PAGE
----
When humans become commoditised, it is time for change

people scrolling through phones

We live in the era of clever technology and AI, where machines are taught to learn and act without human intervention. It’s easy to reel off the numerous ways in which technology improves our lives. In business it has made the impossible possible. As individuals, we can instantly connect with others around the globe as never before. But the use of tech can also blur the boundaries of what it means to be human. Technology can often take over or pre-empt our decisions, influence our thoughts and affect our actions and behaviour. Alongside the infinite possibilities to the application of technology, there are also very real risks.

This is brilliantly highlighted in the chilling Netflix documentary-drama ‘The Social Dilemma’, which exposes how our social media platforms are powered by a surveillance-based business model designed to mine, manipulate and extract our human experiences for profit. It’s a stunningly successful strategy that has made tech giants like Facebook, Google and Instagram among the richest companies in the history of humanity. Now the very experts who built this technology are sounding the alarm on their own creations, concerned about its unforeseen effects.

Manipulation

What these whistle-blowing tech gurus know is that their platforms can affect our real-world behaviour. But users aren’t just being sold the latest fashion trend or gadget. The targeting capabilities of these platforms give anyone with a motive “the power and precision to influence us cheaply and with phenomenal ease.”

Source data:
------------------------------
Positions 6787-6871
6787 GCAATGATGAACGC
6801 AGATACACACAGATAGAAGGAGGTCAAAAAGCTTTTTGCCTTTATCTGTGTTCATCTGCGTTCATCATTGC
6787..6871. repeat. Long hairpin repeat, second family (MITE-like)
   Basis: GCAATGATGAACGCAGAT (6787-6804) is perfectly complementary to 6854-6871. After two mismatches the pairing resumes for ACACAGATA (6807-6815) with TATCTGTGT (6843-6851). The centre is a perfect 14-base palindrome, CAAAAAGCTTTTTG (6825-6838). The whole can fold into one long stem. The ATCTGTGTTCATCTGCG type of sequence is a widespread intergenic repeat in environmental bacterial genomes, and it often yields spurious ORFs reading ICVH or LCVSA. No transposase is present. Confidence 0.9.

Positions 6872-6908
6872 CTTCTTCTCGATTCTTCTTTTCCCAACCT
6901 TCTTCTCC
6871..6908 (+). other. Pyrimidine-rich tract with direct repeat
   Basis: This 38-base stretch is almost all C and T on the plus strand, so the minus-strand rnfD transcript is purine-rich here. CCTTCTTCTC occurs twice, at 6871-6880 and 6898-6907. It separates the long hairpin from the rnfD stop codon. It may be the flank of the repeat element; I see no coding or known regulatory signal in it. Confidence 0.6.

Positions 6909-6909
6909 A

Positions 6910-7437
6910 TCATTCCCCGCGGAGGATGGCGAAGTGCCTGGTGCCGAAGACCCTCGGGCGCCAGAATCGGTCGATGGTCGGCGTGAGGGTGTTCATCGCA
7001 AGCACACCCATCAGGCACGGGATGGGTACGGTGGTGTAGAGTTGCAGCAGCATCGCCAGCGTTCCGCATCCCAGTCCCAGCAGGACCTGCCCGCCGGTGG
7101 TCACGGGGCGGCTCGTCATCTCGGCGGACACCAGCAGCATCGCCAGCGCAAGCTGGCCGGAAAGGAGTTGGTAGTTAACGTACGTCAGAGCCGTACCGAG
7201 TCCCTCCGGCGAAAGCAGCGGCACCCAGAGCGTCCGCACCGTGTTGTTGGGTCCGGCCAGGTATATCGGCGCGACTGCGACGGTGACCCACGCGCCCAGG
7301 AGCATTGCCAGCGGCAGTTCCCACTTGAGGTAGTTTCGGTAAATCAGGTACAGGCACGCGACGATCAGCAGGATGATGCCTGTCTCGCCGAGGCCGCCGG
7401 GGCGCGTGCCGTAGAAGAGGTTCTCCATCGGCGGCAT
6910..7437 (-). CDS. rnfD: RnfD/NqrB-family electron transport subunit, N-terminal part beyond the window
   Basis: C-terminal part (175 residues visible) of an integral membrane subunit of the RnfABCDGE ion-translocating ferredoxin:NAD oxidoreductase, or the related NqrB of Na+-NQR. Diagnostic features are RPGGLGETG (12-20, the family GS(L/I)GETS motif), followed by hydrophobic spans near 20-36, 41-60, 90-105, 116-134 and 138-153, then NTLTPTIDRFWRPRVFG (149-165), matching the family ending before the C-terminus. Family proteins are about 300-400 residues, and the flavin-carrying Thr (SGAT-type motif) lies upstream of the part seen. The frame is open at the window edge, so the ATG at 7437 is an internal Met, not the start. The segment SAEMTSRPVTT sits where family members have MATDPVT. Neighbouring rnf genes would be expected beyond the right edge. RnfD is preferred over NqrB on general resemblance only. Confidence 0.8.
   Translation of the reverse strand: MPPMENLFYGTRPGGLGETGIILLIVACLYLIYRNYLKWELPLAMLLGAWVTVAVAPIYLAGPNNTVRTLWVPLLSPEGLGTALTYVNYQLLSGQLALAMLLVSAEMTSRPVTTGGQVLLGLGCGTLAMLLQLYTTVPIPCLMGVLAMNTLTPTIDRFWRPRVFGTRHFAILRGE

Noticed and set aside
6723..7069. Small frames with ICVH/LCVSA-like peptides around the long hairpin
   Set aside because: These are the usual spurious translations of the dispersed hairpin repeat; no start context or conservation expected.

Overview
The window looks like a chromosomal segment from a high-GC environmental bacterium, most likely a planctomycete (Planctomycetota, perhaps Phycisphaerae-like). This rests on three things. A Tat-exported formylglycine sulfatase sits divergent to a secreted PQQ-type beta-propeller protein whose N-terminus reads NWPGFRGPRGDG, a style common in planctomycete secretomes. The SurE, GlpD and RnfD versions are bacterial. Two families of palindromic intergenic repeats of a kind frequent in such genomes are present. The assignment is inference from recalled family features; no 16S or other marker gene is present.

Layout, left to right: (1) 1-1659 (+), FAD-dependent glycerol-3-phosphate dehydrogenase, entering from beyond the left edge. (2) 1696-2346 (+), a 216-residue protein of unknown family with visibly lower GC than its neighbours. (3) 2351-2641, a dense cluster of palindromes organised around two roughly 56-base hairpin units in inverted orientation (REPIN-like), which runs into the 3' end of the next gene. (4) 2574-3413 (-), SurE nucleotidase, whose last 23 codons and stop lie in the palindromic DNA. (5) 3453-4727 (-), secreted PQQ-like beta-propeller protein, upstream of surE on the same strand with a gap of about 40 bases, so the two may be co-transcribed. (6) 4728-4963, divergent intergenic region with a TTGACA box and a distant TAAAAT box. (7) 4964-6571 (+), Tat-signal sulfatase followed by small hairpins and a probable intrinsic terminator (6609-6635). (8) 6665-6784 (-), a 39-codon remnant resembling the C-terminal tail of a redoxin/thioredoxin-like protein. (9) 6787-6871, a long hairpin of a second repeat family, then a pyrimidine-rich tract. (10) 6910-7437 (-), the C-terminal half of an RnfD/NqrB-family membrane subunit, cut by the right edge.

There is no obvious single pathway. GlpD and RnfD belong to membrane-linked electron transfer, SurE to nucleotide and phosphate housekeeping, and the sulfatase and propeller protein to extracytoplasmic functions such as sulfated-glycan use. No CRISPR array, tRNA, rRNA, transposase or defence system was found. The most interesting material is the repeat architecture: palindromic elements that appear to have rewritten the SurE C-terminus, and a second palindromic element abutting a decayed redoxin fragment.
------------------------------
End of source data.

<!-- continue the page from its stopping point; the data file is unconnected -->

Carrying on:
Disinformation campaigns have been cited in more than 70 countries and have doubled in the past two years[1].  These campaigns are used at scale to incite hatred, polarise those with opposing views, ferment protest, spread fake news and even interfere with elections.

They can do this because all social media is driven by algorithms, which as author and data scientist Cathy O’Neil succinctly explains, “are opinions embedded in code.” She stresses, “Algorithms are not objective. They’re optimised to some definition of success. And when they’re employed for commercial use, that’s usually profit.”

Using sophisticated psychological techniques such as ‘positive intermittent reinforcement’, the brains behind social media calculate how to manipulate users as fast as possible and keep us online by rewarding us with dopamine hits. It’s the same principle that drives the use of slot machines in Las Vegas.

As Tabitha Goldstaub explains in her latest book ‘How to Talk to Robots’, “If your social feed defines your spending habits or you’ve downloaded the latest filter to see what you’ll look like when you are old or now connect with your doctor using an app, have applied for a job online or used your phone to arrive at work in record time, AI is playing a part in how you live, work and play”. 

As Yale University professor Edward Tufte notes, “There are only two industries that call their customers ‘users’: illegal drugs and software.”


[1] New York Times

Human cost

On a human level, the pervasiveness of social media has had deeply worrying effects on mental health. Developed countries have seen massive growth in the number of hospital admissions and suicides since 2011, when social media platforms came into widespread use on smartphones.

It is notable that many in the technology industry will not give smartphones to their own children, do not allow them access to social media below the age of 16 and strictly limit screen time.